When an anonymous Reddit user live-blogged the discovery of his wife’s infidelity recently, the Internet was captivated. The user (who appeared to be in his late 20s) and his wife “Jenny” had been married for eight years before he accidentally came upon some sexually explicit text conversations between her and another man.
Instead of confronting her, he turned to the Internet to document his journey from naive cuckold to exhibitionist gumshoe seeking to catch her in the act—so as to avoid having to pay out alimony in the impending divorce.
Whether this tale is fact or fiction(link is external), we’ll never know. But I’m pretty sure that this user never thought Jenny would ever be capable of cheating. After all, no one—almost no one, anyway—goes into a relationship assuming they’ll be cheated on or that they will try a little cheating themselves.
Those assumptions don’t necessarily translate into reality. According to recent reports(link is external), married men cheat at rates anywhere from 25 to 72 percent, which suggests cheating may be as common as not cheating.
Despite these numbers, many of us never think we’ll be cheated on. I know I certainly didn’t—until it happened to me. But as surprised as I was by my partner’s infidelity, I shouldn’t have been. Most of the time, men cheat with people they already know or have relationships with. Running around with the ex-girlfriend or the secretary at work? That’s straight out of an episode of Mad Men. (In my case, it was a co-worker-turned-girlfriend-turned-ex-girlfriend.)
To avoid entangling myself with other potential cheaters, I did some subsequent research to try to answer the question: Who is most likely to cheat?
This is what I found:
- Heavy social media users. According to research from Cyberpsychology, Behavior and Social Networking(link is external), “the more often a person uses Twitter, the more often they have relationship conflicts…culminat[ing] in cheating, breakups and divorce.” Time wasn’t a factor for these results—couples that had been together for a short time experienced the same social-media effect as couples that had been together for many years. (Previous studies have suggested similar results for heavy Facebook users, too.)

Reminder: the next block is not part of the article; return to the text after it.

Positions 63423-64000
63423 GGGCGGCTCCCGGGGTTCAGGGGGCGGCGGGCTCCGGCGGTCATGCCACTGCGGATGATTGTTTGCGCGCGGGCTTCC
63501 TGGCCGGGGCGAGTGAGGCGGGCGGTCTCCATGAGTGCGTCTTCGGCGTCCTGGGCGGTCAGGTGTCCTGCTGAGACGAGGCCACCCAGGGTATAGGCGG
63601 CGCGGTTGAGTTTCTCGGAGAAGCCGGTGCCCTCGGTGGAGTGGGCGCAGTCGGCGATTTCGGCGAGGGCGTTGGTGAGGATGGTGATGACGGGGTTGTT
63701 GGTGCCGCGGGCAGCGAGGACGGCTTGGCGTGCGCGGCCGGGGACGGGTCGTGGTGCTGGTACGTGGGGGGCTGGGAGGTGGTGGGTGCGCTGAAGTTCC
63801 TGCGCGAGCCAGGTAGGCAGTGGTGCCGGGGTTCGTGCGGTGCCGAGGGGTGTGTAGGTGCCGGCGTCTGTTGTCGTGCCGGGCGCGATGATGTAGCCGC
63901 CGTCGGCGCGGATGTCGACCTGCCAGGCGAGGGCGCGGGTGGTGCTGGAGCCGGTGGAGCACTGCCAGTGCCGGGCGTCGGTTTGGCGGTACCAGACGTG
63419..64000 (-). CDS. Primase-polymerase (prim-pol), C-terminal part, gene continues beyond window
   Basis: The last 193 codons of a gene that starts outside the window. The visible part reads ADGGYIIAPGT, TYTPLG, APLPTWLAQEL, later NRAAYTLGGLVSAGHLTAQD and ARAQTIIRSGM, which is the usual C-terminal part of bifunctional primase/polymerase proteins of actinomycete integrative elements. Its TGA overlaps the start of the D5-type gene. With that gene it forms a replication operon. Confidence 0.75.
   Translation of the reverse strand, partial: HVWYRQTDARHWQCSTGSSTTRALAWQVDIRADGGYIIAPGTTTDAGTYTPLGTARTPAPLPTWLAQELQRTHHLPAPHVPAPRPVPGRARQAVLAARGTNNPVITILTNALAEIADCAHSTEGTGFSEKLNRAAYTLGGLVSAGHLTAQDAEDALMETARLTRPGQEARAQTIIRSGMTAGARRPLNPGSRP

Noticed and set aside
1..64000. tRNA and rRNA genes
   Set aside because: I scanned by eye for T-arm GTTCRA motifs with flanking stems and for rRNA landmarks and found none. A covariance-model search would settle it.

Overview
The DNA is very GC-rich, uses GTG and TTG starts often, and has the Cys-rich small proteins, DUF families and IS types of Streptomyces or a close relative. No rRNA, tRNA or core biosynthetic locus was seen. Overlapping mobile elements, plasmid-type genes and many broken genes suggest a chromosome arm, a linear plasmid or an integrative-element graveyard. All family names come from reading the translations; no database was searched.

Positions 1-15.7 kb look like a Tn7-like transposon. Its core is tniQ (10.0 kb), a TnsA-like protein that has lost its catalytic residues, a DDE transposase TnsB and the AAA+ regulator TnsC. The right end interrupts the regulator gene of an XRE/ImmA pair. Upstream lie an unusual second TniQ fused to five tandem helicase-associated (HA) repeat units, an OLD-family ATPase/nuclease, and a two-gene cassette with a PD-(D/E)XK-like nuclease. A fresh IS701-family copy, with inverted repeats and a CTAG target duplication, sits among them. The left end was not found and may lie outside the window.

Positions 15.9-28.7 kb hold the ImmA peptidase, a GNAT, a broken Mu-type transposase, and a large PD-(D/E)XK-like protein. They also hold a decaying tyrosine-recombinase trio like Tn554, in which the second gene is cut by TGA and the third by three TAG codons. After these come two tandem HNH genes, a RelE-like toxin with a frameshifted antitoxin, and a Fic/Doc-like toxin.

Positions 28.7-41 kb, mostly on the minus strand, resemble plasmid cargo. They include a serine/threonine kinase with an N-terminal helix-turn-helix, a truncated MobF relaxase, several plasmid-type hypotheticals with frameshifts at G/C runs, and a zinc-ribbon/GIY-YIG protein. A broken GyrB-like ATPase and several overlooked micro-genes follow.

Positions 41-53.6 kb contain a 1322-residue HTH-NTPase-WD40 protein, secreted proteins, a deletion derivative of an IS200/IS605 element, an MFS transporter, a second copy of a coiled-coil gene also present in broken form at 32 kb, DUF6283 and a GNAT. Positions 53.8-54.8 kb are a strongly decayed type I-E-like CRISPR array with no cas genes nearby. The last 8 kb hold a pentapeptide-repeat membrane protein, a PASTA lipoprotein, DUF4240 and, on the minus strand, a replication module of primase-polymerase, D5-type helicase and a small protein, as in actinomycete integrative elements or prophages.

- Men whose age ends in 9. Researchers who analyzed data(link is external) from Ashley Madison, a dating website for adults seeking extramarital flings, found that a higher percentage of men on the site were aged 29, 39, 49, or 59. In other words, men facing a milestone year in their lives seem the most prone to cheating.
- Someone who has already cheated. As much as we’d like to forgive and move past infidelity in our relationships, science suggests we think twice. According to research from the University of South Alabama(link is external), both men and women who are unfaithful in one relationship are more likely than others to be unfaithful in the next one.
- Friskier mates. According to intimacy expert Mary Jo Rapni(link is external), having a partner who is suddenly more physically affectionate with you could mean he or she is cheating. “When a man starts cheating, he becomes hyperactive sexually,” she says. Because his sex drive has been aroused, he starts craving more intimacy—and when his mistress isn’t around to satisfy his needs, his wife becomes the next best thing.
- Wealthier men and poorer women. The rich men part shouldn’t be surprising: Just look at any extramarital relationship exposed in Hollywood or Washington D.C.Armed with power and money(link is external), men can become fluent in the language of illicit affairs. The surprise here is that poor women are more likely to cheat than wealthier peers. Though the explanations vary, (link is external)some evolutionary biologists theorize that lower-income women cheat in hopes of moving up the genetic (or financial) ladder for the presumed benefit of their children.